A review by amym84
The King of Infinite Space, by Lyndsay Faye

dark emotional mysterious sad medium-paced
  • Plot- or character-driven? A mix
  • Strong character development? It's complicated
  • Loveable characters? It's complicated
  • Diverse cast of characters? Yes
  • Flaws of characters a main focus? It's complicated


In modern-day New York Benjamin Dane, his friend Horatio, and his ex-fiancée Lia become embroiled in figuring out the mysterious circumstances surrounding the death of Ben's father Jackson - an oil tycoon with a hand in the New York theatre scene. Ben's mother quickly marrying Ben's uncle Claude afterward is just one alarm bell that's ringing in Ben's ears. Digging into his father's death, Ben keeps circling around the past and realizes that his eyes have been closed to what's been going on around him since his and Lia's breakup nearly two years before. 

The King of Infinite Space is probably one of the best Hamlet retellings / adaptations I've ever encountered. Lyndsay Faye did such a fantastic job of bringing this story to a modern timeline, but also keeping the heart of the original play fully intact. 

I appreciated that Faye dropped in more Shakespearian Easter eggs I think the choices in characters was really indicative of those same characters having this almost supernatural quality about them in their own plays, and they bring a little something extra to this story. They were all right at home here. Not really wanting to go too in-depth because I fear that will ruin some of the surprise twists that Lyndsay Faye played with in this iteration.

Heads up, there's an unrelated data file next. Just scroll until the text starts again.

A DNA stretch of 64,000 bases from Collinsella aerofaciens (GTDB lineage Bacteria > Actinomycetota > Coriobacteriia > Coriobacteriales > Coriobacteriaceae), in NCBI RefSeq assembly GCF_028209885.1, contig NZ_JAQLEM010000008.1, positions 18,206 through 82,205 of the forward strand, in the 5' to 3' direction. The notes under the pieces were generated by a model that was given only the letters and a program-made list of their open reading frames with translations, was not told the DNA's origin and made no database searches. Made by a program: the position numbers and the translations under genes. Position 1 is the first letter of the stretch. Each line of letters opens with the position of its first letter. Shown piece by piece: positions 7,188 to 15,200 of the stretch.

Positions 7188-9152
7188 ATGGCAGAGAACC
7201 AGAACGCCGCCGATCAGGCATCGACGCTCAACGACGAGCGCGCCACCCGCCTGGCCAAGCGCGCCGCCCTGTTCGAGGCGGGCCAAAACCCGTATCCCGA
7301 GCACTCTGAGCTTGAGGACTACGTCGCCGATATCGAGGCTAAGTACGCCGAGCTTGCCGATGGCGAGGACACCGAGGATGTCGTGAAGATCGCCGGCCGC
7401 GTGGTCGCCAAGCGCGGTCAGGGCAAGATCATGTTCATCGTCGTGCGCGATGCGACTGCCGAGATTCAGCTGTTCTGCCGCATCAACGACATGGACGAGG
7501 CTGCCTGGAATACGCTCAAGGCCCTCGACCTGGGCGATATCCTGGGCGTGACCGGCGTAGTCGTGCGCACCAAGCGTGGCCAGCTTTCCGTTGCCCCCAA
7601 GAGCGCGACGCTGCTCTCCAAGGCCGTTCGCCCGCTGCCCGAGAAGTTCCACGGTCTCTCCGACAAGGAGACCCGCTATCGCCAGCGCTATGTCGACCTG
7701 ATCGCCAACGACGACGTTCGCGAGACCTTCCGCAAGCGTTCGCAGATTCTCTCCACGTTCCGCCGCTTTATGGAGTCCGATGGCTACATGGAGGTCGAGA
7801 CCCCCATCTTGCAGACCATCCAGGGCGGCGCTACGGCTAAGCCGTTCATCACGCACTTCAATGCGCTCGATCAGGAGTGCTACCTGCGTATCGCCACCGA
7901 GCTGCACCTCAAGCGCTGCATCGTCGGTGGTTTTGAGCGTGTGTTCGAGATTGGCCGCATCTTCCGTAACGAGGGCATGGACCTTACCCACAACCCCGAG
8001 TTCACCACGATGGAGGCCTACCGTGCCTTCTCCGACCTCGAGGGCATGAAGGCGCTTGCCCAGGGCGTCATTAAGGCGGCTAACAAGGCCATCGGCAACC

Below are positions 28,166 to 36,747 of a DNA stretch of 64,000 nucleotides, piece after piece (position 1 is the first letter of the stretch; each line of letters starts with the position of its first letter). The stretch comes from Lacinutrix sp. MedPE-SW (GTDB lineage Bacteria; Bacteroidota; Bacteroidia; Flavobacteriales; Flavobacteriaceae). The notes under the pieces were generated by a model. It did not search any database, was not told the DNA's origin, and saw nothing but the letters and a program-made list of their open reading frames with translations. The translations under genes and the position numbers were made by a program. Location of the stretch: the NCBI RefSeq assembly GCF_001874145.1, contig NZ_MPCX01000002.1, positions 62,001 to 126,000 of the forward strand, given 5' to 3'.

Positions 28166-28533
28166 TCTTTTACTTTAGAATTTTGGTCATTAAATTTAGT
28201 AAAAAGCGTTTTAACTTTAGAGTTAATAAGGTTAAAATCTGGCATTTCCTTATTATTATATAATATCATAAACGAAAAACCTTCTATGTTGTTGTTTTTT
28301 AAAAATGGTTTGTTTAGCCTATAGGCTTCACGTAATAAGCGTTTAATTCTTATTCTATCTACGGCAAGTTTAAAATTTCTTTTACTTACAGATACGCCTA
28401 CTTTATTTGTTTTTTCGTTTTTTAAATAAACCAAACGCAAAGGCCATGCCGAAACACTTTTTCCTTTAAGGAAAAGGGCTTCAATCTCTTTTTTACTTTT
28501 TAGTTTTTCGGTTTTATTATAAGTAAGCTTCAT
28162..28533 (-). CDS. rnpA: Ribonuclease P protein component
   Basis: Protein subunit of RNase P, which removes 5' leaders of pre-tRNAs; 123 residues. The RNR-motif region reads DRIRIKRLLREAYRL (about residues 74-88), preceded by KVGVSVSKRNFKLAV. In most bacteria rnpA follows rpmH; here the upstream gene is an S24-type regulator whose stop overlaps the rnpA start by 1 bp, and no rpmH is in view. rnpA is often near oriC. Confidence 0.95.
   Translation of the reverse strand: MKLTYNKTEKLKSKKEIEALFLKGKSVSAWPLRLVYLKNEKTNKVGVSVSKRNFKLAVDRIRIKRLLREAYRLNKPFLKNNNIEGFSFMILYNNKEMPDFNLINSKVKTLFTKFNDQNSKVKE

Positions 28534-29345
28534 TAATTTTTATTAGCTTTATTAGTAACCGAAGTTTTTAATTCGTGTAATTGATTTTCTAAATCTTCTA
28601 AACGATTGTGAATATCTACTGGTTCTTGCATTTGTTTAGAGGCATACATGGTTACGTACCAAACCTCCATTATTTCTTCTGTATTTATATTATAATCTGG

I thought that Ben (Hamlet), Horatio, and Lia (Ophelia) all pulled their weight in terms of each getting their own points of view alternating throughout and really commanding their sections. Ben is really a character to be reckoned with - the titular "King" if you will - but I felt like Horatio and Lia both hold their own up against Ben's undeniable frenetic energy. 

This story took me a little longer to parse my way through and not because I wasn't engrossed, but mainly because the words were so important that I took my time with each sentence and phrase especially where Ben was concerned where asides and breaks were par for the course. I feel like in being so careful to take in each word I really feel like the story has left it's mark and will be one that I continue thinking about for a long while afterward. 

This one is definitely my favorite by Lyndsay Faye. I'd honestly love to see what she can do with other works by the Bard. 

If you're looking for an engrossing updated spin on one of Shakespeare's most famous plays, The King of Infinite Space ticks all the boxes and then some. 

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